Students’ Union officers have been accused of “poor communication” with regard to the funding and organisation of Student Run Services. The recent SU Council meeting saw the TEC student group director Adam Robbins question Democracy and Communications Officer Luke Mitchell about the Union’s decision to reorganise SRSs.
There have been a series of conversations between the two groups after changes to categorisation of SRSs were put forward without the officers actually consulting the SRSs. TEC, despite being a large and influential group – particularly involved in the smooth running of Week One – have now been filed as a society under ‘hobbies and interests’, on the recently renovated SU website. They claim this has reduced their membership intake and affected the morale of many of their current crew members, but they are most upset with the lack of communication over the past few months.
Tension built at the meeting when Mitchell was questioned about the problem during the council meeting. His reasoning behind the changes included an apparent lack of understanding of the term ‘Student Run Services’ on the part of the students. Whilst understanding this, TEC were keen to show that the issue was not so much with the changes themselves but with the lack of communication thereof. With TEC offices a mere “25 paces away” from those of the Students’ Union, they could not understand why they weren’t approached to discuss the changes.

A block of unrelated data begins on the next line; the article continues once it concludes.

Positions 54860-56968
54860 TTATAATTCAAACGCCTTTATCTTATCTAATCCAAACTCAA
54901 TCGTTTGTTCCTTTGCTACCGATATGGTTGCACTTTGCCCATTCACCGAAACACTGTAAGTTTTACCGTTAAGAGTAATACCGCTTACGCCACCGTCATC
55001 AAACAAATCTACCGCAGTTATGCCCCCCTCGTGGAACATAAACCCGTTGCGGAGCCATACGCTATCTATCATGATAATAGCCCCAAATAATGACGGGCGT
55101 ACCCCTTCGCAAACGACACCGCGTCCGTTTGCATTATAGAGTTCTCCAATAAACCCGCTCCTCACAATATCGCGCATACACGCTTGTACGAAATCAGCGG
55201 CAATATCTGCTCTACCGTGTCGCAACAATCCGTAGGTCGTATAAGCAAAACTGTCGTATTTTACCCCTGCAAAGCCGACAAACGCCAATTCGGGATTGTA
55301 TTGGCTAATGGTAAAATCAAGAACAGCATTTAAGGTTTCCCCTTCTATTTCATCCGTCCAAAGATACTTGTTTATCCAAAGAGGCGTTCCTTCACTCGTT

Despite the allegations, Mitchell insisted that he knew that “communication is about putting yourself in the shoes of the people you’re talking to”. However he also mentioned that he felt there was no need for consultation with the various student run services, due to the fact that apparently few students were aware of what ‘SRS’ stood for. When posing the question “who here is not a member of an SRS, but know what SRS stands for?” to the meeting, many hands were raised.
Speaking with Adam Robbins, Director of TEC, after the meeting, Adam mentioned that it was very difficult to communicate with the Union – it had taken Mitchell three days to reply to emails during Freshers’ week. However he remained positive, commenting that although the issues “are not ideal”, solutions are possible as long as communications can be improved.